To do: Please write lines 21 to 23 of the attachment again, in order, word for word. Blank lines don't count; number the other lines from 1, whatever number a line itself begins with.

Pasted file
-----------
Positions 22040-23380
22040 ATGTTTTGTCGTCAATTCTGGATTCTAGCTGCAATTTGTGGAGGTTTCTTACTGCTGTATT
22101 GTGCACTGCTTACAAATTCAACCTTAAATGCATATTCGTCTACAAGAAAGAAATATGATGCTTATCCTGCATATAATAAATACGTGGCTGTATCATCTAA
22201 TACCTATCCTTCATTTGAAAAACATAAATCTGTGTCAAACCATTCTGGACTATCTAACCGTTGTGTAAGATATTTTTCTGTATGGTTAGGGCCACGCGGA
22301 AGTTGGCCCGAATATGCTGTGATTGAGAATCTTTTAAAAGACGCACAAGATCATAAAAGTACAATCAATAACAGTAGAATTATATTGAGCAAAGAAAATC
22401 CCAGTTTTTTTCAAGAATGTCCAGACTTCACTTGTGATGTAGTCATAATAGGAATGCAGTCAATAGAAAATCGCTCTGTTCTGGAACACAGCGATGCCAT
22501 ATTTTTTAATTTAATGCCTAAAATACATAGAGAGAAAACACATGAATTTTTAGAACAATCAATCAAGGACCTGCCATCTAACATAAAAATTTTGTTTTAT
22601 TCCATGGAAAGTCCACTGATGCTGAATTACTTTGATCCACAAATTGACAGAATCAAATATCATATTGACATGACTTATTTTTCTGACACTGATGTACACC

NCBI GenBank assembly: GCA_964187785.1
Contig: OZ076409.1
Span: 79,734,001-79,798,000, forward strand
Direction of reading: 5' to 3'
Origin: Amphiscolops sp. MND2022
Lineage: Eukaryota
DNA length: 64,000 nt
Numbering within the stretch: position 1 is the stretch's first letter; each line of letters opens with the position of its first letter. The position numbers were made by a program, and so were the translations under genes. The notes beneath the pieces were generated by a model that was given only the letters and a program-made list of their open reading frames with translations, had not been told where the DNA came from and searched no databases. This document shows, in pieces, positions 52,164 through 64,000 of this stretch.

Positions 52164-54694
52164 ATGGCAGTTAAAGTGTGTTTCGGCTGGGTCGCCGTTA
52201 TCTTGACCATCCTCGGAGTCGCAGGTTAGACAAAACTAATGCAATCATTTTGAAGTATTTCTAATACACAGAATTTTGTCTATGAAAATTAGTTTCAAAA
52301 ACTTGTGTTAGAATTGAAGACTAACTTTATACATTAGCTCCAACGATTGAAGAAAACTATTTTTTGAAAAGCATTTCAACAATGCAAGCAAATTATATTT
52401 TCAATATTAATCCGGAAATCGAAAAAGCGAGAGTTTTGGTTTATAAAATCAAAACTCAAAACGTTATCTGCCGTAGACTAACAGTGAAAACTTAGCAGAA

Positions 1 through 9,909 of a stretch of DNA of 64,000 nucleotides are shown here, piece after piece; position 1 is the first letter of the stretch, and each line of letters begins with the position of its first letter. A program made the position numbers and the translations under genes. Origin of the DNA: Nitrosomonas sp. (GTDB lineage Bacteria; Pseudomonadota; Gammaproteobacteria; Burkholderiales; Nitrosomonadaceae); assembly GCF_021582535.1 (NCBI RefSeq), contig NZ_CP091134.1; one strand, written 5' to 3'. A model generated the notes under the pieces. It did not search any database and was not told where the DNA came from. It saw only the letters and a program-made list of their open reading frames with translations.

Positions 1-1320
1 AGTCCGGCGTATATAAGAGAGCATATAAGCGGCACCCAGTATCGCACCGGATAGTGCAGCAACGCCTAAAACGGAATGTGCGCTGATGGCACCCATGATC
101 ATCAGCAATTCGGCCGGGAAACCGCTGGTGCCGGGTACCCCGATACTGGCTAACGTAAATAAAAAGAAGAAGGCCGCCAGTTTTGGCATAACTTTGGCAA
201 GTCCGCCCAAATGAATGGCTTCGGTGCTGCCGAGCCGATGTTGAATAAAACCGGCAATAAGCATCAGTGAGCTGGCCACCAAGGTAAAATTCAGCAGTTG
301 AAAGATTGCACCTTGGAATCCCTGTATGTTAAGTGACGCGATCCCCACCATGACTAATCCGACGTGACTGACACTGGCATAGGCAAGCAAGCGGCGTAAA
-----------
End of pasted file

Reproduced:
52401 TCAATATTAATCCGGAAATCGAAAAAGCGAGAGTTTTGGTTTATAAAATCAAAACTCAAAACGTTATCTGCCGTAGACTAACAGTGAAAACTTAGCAGAA

Positions 1 through 9,909 of a stretch of DNA of 64,000 nucleotides are shown here, piece after piece; position 1 is the first letter of the stretch, and each line of letters begins with the position of its first letter. A program made the position numbers and the translations under genes. Origin of the DNA: Nitrosomonas sp. (GTDB lineage Bacteria; Pseudomonadota; Gammaproteobacteria; Burkholderiales; Nitrosomonadaceae); assembly GCF_021582535.1 (NCBI RefSeq), contig NZ_CP091134.1; one strand, written 5' to 3'. A model generated the notes under the pieces. It did not search any database and was not told where the DNA came from. It saw only the letters and a program-made list of their open reading frames with translations.

Positions 1-1320